Electronics follow this same pattern. You have sensors and code. Sensors measure the real world. Your code works on the information of the world. Once I hook up the motors, sensors and displays; it’s mostly set physically. I’m working in information from there on out in development and especially when it’s running.

I understand this is annoyingly generalized. Just one more.

minecraft ae2

Here’s another one at the risk of exposing an enthusiast trench. A friend and I are playing Minecraft. We make a hut, we get established. We start smelting things. We have a couple of iron bars. How many do we have? We want to know or we want to act on this. It’s a number! It’s a number in a chest. What is it? How much do we have? We did the “physical” work to get them, what does it mean to us?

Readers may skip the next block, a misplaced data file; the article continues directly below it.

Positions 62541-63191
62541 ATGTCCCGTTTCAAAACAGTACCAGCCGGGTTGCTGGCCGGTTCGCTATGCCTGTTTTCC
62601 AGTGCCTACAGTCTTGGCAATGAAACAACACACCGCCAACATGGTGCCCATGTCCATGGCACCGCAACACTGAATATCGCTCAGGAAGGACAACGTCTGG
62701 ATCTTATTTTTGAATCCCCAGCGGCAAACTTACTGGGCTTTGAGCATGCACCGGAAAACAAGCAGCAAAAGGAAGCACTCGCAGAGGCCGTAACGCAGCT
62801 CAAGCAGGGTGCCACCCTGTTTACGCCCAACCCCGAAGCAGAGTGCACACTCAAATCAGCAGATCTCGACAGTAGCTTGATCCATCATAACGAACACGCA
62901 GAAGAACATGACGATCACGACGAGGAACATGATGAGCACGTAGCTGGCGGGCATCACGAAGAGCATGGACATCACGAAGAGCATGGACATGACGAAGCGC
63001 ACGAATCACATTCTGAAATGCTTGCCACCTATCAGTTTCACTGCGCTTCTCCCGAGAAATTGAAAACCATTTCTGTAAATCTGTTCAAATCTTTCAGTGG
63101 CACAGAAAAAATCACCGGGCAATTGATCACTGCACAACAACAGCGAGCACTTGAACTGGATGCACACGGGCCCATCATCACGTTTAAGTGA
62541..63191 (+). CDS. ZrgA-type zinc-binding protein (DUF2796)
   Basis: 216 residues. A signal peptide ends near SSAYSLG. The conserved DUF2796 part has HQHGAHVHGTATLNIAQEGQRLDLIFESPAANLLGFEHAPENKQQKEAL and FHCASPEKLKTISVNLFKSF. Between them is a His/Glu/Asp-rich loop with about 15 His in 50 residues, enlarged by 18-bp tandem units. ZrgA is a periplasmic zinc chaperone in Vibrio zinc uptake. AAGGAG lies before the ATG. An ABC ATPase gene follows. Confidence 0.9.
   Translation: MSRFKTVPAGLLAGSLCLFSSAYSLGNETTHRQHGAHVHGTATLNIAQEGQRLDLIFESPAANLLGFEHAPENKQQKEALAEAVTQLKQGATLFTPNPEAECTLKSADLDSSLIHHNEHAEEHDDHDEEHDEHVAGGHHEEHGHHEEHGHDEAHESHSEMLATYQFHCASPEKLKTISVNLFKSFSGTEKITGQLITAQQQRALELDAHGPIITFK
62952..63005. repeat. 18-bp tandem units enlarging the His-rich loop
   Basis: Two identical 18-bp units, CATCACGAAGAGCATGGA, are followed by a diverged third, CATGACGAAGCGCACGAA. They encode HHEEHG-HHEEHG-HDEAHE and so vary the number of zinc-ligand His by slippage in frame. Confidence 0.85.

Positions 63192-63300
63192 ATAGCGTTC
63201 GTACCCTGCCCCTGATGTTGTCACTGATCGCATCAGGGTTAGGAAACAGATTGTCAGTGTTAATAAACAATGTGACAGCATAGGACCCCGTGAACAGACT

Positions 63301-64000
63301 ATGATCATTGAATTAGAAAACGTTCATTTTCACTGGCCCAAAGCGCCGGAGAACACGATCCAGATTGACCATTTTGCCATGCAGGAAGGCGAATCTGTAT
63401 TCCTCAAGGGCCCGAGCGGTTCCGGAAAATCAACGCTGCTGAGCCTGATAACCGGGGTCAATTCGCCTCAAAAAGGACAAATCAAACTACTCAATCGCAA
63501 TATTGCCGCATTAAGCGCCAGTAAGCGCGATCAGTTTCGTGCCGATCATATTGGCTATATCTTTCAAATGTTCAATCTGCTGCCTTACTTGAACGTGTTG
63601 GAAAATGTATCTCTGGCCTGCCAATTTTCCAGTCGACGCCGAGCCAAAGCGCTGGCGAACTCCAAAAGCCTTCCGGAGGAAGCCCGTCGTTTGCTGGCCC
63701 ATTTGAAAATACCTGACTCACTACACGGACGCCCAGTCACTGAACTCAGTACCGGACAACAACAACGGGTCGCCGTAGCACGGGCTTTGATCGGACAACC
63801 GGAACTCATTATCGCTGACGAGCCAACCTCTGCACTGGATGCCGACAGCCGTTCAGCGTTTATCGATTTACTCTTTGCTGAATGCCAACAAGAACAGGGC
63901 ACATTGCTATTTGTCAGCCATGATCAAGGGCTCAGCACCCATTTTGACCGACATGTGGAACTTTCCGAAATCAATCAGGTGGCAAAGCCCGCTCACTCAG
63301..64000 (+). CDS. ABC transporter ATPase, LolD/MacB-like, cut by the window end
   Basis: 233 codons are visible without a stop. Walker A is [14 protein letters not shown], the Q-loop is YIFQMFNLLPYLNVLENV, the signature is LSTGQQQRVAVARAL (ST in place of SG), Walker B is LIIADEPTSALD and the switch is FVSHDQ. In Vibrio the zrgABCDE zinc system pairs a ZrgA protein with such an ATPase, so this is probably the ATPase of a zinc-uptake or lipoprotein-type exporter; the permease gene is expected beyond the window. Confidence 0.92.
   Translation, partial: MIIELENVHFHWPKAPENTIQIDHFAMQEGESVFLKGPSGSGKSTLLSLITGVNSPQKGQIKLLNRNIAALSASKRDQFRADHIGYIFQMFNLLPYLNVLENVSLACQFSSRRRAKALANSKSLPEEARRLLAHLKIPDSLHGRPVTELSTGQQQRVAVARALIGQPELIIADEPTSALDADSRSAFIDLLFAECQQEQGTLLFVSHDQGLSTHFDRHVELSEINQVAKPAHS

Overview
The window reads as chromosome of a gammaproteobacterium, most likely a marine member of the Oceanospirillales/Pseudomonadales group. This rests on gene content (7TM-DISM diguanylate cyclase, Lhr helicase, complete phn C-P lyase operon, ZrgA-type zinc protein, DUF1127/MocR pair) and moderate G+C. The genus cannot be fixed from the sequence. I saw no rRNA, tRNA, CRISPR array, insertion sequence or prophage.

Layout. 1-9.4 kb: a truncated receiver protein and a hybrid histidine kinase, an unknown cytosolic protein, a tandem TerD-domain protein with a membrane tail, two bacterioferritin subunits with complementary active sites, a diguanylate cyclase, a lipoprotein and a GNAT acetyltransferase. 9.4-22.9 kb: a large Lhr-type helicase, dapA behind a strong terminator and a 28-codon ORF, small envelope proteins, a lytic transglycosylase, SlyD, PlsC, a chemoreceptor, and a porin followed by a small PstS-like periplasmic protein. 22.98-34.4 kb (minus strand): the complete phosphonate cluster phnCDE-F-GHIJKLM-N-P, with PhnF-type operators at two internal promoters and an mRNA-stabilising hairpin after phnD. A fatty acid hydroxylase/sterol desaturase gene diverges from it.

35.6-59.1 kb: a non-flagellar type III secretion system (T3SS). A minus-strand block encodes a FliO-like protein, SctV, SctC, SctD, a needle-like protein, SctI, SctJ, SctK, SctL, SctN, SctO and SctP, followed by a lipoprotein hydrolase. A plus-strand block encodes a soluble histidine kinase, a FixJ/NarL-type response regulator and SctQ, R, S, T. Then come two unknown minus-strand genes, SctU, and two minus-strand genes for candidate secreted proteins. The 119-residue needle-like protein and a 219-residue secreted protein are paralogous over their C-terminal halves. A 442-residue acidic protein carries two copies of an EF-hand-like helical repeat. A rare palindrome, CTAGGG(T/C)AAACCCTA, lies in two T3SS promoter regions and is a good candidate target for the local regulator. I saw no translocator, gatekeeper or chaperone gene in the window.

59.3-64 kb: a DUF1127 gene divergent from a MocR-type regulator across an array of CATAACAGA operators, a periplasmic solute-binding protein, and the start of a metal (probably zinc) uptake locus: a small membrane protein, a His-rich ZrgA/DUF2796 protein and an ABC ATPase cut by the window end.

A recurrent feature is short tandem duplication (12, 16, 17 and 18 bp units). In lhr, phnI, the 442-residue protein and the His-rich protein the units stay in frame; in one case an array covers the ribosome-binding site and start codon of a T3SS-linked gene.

Time progresses. Eventually we feel the need to have a digital inventory system to maintain stock levels or do reporting on how much stuff we have. Is this fake digital game any different than what we would do?

We had the same thing happen in Factorio. Money and finance is kind of an easy one but I think information systems and how those things work is probably more nuanced and interesting. I just think it’s late game, it’s not a unique perspective. The information age itself came later on, after the “real” thing. But we wanted to know what it all meant, or how to organize it.

Sciencing Out Updates

10 Sep 2021

During a project’s life, the minimum amount of change you will encounter is from security updates sources. There are many sources of change. If you are going to switch versions, bump a package, try a new framework version or port to a new language version that is a big lift; the least you could do for yourself is make it less stressful. I’m going to describe a nice workflow for the simpler versions of this situation.